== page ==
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COMMODITIES

Crude oil prices up, on larger than expected plunge in U.S oil stockpiles

Crude oil prices continue to climb up amid signs of gradual demand improvement.

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Crude oil prices rallied higher on Wednesday morning, at the latter part of Asia’s trading session. The recent upside in crude oil prices was triggered by the American Petroleum Institute (API) announcing a larger-than-expected plunge in U.S oil stockpiles.

Brent crude futures gained 0.81% to trade at $45.95 by (5:09 AM GMT) and WTI futures gained 0.84% to trade at $43.12

What you must know: American Petroleum Institute recently reported a 6.360 million-barrel draw for the week ended August 28, much larger than the forecasted 1.950 million-barrel prepared by Investing.com, and the previous week’s 4.524 million-barrel draw.

Crude oil traders will now fix their eyes on U.S. Energy Information Administration’s figures scheduled to be released later today.

In addition, another macro pushing crude oil prices above the $45 price level is the recent better-than-expected U.S. manufacturing activity data released yesterday.

August’s ISM Manufacturing Purchasing Managers Index (PMI) rose to 56, beating July’s reading of 54.2 and the 54.5 forecasts. A rise in new orders saw the index climb to its highest level in more than a year.

Stephen Innes, Chief Global Market Strategist at AxiCorp, in a note to the source, spoke on prevailing macros, affecting the prices of the West Texas Intermediate benchmark. He said:

“In early Asia, WTI is trading off Monday’s highs but is still hugging $43 per barrel, finding support from decade high PMI prints in China.

“However, near-term headwinds from the uncertain macro environment with Fed Governor Brainard striking a pessimistic tone on the economy overnight, and rising production are likely to limit the upside.

And these issues could lead to a correction lower in the coming weeks, even more so if the mega commodity reflation trade runs out of steam as the old dog – the US dollar doesn’t look like it is going to roll over just yet.

“Still, positive medium and longer-term supply-and-demand trends supported further along the curve suggest WTI should remain comfortably above the $40-41 level.”

Crude oil prices continue to climb up amid signs of gradual demand improvement, albeit in on low volatility conditions.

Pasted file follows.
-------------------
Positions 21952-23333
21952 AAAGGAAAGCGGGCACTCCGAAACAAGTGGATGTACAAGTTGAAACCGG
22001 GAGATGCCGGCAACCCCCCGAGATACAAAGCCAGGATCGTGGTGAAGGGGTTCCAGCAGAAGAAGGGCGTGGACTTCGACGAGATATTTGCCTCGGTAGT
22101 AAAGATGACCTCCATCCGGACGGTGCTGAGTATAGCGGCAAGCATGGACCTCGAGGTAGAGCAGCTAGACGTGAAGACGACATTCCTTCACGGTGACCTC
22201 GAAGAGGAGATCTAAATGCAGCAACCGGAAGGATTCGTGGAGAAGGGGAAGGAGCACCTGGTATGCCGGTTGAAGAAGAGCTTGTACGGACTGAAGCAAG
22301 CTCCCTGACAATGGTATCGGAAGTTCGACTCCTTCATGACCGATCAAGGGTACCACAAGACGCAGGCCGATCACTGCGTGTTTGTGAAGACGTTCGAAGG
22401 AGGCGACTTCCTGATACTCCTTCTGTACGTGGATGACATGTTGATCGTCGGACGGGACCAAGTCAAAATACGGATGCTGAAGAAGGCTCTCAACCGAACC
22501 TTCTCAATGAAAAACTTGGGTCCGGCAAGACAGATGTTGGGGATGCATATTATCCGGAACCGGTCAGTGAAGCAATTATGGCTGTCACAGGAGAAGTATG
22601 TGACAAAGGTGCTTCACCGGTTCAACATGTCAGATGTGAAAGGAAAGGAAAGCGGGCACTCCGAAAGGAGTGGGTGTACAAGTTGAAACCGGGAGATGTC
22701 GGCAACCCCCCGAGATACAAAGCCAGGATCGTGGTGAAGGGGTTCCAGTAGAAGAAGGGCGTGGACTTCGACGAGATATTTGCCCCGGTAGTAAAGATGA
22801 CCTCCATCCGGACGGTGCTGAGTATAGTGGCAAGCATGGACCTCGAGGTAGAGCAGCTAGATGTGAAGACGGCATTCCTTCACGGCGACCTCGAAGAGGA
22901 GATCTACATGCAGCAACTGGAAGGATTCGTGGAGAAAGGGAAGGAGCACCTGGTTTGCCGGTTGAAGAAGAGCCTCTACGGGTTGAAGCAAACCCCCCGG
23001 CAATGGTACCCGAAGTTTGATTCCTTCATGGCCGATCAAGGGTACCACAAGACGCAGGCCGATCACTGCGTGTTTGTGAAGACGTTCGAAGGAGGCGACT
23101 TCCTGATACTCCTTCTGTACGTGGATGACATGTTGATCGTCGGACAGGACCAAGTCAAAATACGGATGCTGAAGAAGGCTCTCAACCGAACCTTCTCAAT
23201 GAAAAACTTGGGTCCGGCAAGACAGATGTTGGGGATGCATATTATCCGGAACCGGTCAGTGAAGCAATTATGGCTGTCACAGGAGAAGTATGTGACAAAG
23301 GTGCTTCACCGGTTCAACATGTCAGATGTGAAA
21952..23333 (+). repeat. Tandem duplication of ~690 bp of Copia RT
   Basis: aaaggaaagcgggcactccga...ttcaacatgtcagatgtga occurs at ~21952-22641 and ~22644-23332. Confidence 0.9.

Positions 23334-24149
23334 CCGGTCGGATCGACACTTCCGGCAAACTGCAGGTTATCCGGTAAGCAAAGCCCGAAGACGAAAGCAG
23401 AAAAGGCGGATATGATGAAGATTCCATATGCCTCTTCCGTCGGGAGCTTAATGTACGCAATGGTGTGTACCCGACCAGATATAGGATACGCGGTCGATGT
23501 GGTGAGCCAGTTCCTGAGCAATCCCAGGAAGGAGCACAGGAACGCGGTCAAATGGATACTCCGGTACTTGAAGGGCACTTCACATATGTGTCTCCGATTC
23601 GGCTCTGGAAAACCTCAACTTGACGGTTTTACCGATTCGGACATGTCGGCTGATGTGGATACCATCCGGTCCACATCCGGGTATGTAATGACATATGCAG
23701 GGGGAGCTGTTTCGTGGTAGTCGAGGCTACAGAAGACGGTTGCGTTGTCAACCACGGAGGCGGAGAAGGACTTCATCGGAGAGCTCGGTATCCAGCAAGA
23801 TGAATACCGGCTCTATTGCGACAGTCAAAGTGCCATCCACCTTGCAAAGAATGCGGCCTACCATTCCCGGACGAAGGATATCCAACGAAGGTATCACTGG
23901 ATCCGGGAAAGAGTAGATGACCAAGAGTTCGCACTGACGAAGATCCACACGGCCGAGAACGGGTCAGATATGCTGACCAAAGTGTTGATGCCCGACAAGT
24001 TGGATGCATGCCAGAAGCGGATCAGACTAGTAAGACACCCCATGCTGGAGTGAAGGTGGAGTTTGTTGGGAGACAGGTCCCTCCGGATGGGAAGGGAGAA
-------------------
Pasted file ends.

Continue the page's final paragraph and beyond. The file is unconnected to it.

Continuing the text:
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COMMODITIES

Oil prices plunge on fears OPEC+ may increase Oil supply

Oil traders are becoming wary that OPEC+ will increase oil output and further distort the energy demand/supply dynamics.

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Oil prices lost more than a percent at the second trading session of the week. Oil traders are virtually going to extend short on concern that OPEC may agree to increase global supply in a meeting this week and Chinese demand may be dropping.

At the time of writing this report, Brent crude dropped by 1.2%, to trade at $62.91 after losing 1.1% in the past day. U.S. West Texas Intermediate (WTI) crude dropped by 1.2%, to trade at$59.90 a barrel, having lost 1.4% on Monday.

Oil traders are becoming wary that OPEC and its allies, a group often referred to as OPEC+, will increase oil output and further distort the energy demand/supply dynamics.

The group meets is scheduled to hold on Thursday as discussions might include allowing as much as 1.5 million barrels per day of crude oil back into the market.

Stephen Innes, Chief Global Market Strategist at Axi in a note to our source  explained why the OPEC+ meeting matters most to many oil traders.

“Constructive oil market fundamentals have blown slightly off course ahead of the OPEC + meeting on Thursday as oil prices took to the plunge pool overnight, with Brent back to the soft US$63 handle after trading as high as $66.82 only last Thursday.